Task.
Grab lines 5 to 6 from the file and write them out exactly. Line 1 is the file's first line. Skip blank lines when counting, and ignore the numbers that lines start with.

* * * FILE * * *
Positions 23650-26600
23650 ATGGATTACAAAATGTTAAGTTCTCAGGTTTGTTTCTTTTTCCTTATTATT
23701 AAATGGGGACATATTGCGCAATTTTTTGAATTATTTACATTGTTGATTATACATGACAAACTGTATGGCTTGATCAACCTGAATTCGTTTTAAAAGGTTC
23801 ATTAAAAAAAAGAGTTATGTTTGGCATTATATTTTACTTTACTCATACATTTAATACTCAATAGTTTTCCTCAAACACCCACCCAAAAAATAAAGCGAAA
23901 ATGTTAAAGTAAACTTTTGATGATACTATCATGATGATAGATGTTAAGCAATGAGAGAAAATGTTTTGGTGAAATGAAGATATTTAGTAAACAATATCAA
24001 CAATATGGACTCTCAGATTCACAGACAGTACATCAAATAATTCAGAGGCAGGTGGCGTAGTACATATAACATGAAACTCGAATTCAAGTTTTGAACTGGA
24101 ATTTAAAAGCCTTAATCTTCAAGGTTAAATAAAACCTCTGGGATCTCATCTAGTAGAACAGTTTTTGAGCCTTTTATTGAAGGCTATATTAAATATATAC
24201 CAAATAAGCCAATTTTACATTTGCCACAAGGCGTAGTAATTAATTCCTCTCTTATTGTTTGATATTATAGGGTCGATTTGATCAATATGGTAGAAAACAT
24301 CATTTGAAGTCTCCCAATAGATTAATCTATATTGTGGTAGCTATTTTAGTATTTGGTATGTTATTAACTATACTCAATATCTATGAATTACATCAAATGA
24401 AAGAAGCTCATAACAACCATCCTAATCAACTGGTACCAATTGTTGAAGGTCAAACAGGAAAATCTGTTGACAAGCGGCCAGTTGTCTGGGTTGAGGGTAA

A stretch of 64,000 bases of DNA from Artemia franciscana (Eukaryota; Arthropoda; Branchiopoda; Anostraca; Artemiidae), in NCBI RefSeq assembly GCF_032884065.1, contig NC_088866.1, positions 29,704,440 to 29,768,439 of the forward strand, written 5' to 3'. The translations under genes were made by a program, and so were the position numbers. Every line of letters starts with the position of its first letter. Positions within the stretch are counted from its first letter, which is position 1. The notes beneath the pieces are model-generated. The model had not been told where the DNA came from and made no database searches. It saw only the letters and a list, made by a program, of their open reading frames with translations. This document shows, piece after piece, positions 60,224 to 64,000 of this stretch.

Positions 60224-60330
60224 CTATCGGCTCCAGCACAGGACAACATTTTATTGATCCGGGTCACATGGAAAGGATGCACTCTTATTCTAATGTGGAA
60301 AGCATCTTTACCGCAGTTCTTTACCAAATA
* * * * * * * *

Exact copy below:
23901 ATGTTAAAGTAAACTTTTGATGATACTATCATGATGATAGATGTTAAGCAATGAGAGAAAATGTTTTGGTGAAATGAAGATATTTAGTAAACAATATCAA
24001 CAATATGGACTCTCAGATTCACAGACAGTACATCAAATAATTCAGAGGCAGGTGGCGTAGTACATATAACATGAAACTCGAATTCAAGTTTTGAACTGGA